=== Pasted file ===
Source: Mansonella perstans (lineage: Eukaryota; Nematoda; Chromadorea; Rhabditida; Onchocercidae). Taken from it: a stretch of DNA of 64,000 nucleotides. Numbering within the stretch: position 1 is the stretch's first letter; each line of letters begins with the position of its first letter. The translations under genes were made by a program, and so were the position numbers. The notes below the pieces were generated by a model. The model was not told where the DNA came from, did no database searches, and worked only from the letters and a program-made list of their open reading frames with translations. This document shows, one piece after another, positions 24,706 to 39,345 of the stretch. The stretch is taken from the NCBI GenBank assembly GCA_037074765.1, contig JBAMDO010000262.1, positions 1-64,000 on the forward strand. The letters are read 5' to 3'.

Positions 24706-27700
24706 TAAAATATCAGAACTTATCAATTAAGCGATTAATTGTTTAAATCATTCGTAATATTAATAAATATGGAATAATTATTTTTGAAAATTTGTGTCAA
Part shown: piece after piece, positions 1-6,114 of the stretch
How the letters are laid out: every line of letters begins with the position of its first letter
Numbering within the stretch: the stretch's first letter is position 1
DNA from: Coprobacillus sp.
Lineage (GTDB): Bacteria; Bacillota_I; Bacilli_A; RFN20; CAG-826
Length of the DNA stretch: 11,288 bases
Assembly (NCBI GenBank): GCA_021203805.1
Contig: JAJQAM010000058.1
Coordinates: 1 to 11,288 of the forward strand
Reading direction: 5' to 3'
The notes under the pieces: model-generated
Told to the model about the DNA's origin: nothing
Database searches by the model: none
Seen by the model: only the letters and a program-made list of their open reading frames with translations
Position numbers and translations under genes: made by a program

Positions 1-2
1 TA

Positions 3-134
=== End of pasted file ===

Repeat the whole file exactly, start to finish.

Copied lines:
Source: Mansonella perstans (lineage: Eukaryota; Nematoda; Chromadorea; Rhabditida; Onchocercidae). Taken from it: a stretch of DNA of 64,000 nucleotides. Numbering within the stretch: position 1 is the stretch's first letter; each line of letters begins with the position of its first letter. The translations under genes were made by a program, and so were the position numbers. The notes below the pieces were generated by a model. The model was not told where the DNA came from, did no database searches, and worked only from the letters and a program-made list of their open reading frames with translations. This document shows, one piece after another, positions 24,706 to 39,345 of the stretch. The stretch is taken from the NCBI GenBank assembly GCA_037074765.1, contig JBAMDO010000262.1, positions 1-64,000 on the forward strand. The letters are read 5' to 3'.

Positions 24706-27700
24706 TAAAATATCAGAACTTATCAATTAAGCGATTAATTGTTTAAATCATTCGTAATATTAATAAATATGGAATAATTATTTTTGAAAATTTGTGTCAA
Part shown: piece after piece, positions 1-6,114 of the stretch
How the letters are laid out: every line of letters begins with the position of its first letter
Numbering within the stretch: the stretch's first letter is position 1
DNA from: Coprobacillus sp.
Lineage (GTDB): Bacteria; Bacillota_I; Bacilli_A; RFN20; CAG-826
Length of the DNA stretch: 11,288 bases
Assembly (NCBI GenBank): GCA_021203805.1
Contig: JAJQAM010000058.1
Coordinates: 1 to 11,288 of the forward strand
Reading direction: 5' to 3'
The notes under the pieces: model-generated
Told to the model about the DNA's origin: nothing
Database searches by the model: none
Seen by the model: only the letters and a program-made list of their open reading frames with translations
Position numbers and translations under genes: made by a program

Positions 1-2
1 TA

Positions 3-134